Griffin's story of its Civil War years is a mixed collection of events. Most of the Georgians who fought in the Confederate army were mobilized in Griffin, with cavalry going to Camp Milner north of Griffin on the McIntosh Road, now Municipal Park, and infantry going to Camp Stephens, named for Georgian and Vice President of the Confederacy A.H. Stephens. Griffin, located on the Macon & Western Railroad, was also a hospital town and target of Union raiders. Griffin has one of the older Confederate Cemeteries, Stonewall Cemetery, where more than 500 Confederate soldiers and one Union soldier are buried. Many were casualties of the battles of Atlanta and Jonesboro and died while patients at the many hospitals located in Griffin. Also buried in the cemetery is John McIntosh Kell, a Confederate naval commander who served on the famed C.S.S. Alabama, which sank or captured more than 60 Federal ships. One of the first Confederate Memorial Days in the South was held in Griffin in 1866, and one of the first monuments to Confederate dead was erected here in 1869. Time has worn most of the inscription away, but legible are the words "Rest! Soldiers! Rest!" At the edge of the cemetery, a boulder marks the site of Gen. Wheeler's headquarters during Sherman's occupation of Atlanta. Griffin was where the famed Orphan Brigade of Kentucky became a cavalry unit, using horses captured from Union Gen. George Stoneman. The Orphan Brigade served under Wheeler, actively opposing Gen. Sherman's destructive "March to the Sea" and the Carolinas. When Sherman moved out of Atlanta, his armies divided into two wings with each following the general course of a railroad, one to Augusta and the other toward Macon. Sherman's right wing appeared to be closing on Griffin, so 2,800 members of the Georgia Militia prepared to oppose him in entrenchments at Griffin, but Sherman veered east toward Locust Grove and Indian Springs.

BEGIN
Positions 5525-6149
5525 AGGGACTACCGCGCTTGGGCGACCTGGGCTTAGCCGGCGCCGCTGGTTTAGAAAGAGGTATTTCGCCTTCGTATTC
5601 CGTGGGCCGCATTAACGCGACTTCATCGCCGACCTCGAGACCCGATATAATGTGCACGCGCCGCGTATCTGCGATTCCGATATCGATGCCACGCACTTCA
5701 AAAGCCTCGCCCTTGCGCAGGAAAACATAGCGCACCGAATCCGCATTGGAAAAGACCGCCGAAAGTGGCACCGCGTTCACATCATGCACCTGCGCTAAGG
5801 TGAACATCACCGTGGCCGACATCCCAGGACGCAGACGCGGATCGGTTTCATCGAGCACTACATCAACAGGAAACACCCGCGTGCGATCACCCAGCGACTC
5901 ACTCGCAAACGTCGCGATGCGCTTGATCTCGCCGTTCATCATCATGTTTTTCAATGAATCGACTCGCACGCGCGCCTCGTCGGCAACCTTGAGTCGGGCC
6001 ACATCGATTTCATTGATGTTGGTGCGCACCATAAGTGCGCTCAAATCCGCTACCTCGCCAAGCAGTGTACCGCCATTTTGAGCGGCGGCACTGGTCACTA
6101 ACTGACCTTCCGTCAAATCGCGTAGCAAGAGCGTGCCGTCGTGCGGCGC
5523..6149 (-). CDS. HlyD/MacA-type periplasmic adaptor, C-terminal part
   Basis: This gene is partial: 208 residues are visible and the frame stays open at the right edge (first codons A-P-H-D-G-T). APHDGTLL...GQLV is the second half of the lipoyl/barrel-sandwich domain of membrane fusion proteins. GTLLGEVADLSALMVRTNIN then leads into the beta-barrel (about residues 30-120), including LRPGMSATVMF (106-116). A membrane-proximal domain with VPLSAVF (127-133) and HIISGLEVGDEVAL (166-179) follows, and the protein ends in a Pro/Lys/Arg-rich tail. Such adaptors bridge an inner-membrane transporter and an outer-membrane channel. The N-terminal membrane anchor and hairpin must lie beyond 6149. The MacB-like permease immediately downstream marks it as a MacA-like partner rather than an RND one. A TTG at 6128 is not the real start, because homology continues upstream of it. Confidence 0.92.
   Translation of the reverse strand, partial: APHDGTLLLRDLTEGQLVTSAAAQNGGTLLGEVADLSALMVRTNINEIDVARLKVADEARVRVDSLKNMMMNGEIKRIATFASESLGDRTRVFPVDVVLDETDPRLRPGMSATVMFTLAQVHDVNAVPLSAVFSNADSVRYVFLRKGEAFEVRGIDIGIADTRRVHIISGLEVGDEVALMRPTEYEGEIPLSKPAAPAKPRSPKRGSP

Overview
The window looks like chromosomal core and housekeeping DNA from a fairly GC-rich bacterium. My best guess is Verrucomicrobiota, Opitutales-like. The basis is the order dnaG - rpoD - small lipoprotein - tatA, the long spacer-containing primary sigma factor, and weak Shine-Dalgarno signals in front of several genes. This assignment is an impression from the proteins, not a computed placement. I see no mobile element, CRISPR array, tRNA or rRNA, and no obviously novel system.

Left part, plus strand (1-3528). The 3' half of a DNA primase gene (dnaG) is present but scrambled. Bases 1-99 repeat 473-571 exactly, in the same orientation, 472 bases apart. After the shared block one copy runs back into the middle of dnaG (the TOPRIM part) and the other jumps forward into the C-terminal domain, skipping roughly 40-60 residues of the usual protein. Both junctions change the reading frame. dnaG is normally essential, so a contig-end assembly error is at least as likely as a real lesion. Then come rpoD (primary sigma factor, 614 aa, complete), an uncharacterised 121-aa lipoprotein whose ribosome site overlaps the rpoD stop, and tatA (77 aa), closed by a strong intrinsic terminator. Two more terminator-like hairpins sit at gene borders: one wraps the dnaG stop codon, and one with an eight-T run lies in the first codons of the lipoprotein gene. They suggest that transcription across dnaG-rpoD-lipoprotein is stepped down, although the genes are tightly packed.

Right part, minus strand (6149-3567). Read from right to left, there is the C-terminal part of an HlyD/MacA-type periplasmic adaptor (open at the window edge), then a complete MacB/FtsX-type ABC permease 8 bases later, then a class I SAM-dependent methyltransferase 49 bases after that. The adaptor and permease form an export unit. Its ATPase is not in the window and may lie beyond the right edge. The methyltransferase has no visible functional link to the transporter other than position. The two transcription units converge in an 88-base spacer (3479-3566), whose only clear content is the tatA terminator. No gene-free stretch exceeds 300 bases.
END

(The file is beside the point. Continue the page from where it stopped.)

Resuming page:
On April 19, 1865, a detachment of cavalry under Union Gen. James Wilson rode into Griffin and burned the railroad facilities, and distributed Confederate stores to poor whites and blacks.
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